Facebook Losing its Fight Against Hate Speech in Myanmar

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The social networking site Facebook is having a tough time combating hate speech in Myanmar. Recently, the tech giant invited journalists for a phone briefing to discuss its progress. At first, it looked like the company was ready for all questions, but the publication of a Reuters’ investigation may suggest differently.

Investigation: Facebook unable to fight hate speech in Myanmar

Researchers and human rights groups have censured Facebook for spreading misinformation, and have warned it that its platform was being used to promote hatred of Muslims, specifically the Rohingya. The social network’s user base increases almost daily, but so does hate speech and misinformation. Further, the tech giant has been pretty slow in taking strict steps against these elements, which is why it is slowly being labelled as ‘hatebook’ by some in the media.

According to Reuters, more than a thousand examples of pornographic images, posts and comments attacking the Rohingya and other Muslims were found on Facebook. Recently, amid ethnic violence and a military crackdown, around 700 thousand members of the Rohingya community had fled the country. A United Nations investigator in March said Facebook was being used to incite hatred and violence against the Muslim minority group. She said, “Facebook had turned into a beast.”

In November 2013, the Australian journalist and researcher Aela Callan warned Facebook about the spread of violent posts against Rohingya on its platform. At the time, Callan met with Elliott Schrage, the most senior communications and policy executive of Facebook. Schrage referred Callan to the staff at Internet.org and a few Facebook employees who were dealing with civil society groups. In an interview to Reuters, Callan said that Schrage did not connect her to anyone inside the company who could deal with the actual problem.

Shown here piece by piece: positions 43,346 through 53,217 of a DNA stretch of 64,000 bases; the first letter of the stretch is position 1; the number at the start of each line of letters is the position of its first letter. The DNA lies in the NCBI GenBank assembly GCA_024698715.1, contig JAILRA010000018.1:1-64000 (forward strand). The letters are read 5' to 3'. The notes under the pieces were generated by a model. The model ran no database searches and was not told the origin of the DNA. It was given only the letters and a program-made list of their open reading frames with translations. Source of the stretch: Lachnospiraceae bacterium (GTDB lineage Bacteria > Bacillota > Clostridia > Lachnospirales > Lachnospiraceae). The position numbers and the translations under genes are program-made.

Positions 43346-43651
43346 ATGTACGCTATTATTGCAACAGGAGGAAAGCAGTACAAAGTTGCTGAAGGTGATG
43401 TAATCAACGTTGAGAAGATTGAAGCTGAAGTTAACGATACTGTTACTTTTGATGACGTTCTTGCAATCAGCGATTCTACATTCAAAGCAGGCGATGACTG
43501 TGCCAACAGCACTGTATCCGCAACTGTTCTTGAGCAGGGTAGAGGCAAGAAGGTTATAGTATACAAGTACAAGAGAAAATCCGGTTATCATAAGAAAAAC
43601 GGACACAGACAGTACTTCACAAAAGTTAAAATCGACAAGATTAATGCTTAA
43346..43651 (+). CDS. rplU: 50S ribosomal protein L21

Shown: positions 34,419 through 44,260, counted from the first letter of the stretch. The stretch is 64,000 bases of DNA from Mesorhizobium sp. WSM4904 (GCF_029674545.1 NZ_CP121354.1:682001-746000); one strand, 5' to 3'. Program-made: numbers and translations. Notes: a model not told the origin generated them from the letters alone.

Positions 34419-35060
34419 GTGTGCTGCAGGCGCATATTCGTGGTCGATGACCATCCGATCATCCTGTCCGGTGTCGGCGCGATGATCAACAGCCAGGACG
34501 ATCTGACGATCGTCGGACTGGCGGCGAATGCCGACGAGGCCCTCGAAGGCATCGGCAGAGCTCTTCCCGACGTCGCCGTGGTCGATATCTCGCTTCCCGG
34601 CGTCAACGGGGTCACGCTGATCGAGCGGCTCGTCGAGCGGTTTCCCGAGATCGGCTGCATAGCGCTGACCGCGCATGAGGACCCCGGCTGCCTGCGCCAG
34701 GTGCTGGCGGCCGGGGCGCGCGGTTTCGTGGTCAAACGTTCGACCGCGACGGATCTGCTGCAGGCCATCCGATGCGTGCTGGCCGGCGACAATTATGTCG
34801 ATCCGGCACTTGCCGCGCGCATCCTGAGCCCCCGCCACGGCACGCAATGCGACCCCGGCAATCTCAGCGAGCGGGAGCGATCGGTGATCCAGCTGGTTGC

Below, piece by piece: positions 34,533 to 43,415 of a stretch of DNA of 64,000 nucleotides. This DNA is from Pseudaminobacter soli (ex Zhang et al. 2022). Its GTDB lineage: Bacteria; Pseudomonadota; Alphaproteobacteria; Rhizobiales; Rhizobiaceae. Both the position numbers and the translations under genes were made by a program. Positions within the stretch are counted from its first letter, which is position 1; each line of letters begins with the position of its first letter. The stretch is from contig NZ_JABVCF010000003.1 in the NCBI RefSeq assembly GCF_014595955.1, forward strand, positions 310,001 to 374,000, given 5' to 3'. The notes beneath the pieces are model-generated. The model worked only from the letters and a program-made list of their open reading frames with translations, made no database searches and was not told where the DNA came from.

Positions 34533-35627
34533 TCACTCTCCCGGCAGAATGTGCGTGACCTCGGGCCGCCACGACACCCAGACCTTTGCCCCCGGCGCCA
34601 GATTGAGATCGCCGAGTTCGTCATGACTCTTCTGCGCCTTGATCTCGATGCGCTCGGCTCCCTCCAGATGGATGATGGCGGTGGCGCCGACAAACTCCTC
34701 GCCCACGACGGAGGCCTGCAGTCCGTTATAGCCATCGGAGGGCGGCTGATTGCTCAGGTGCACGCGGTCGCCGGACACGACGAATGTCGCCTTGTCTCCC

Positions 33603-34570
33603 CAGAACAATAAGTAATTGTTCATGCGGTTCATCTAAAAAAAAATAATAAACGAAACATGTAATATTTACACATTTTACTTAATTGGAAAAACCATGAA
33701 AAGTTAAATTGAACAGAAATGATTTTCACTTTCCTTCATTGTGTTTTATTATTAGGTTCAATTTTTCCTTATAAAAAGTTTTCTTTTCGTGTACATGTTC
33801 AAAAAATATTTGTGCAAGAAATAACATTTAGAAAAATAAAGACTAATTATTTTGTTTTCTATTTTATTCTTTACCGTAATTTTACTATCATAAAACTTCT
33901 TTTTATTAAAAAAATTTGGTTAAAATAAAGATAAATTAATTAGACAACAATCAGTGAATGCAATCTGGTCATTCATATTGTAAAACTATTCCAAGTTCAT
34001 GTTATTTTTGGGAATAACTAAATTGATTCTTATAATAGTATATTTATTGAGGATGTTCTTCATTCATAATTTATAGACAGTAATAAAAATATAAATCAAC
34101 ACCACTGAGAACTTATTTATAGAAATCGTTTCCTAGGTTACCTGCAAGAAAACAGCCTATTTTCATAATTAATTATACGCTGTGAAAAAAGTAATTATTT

Facebook has no office in Myanmar

It was in April that Facebook CEO Mark Zuckerberg told the U.S. Congress that the company would speed up its efforts to block hate speech in Myanmar. The company has removed some popular hate figures from its platform, but there are many others that are still active.

Facebook only recently revealed the number of Burmese content reviewers it had hired for fighting hate speech in Myanmar: sixty Burmese content reviewers, with another forty to be hired by year’s end.

Facebook has no staff or office in Myanmar yet. The company said during the phone call that one of the main reasons it could not moderate content effectively there was because users were not using any of Facebook’s reporting tools. But the reason for the lack of use of these tools could be that some of those tools were only translated into Burmese in late April or early May of this year.


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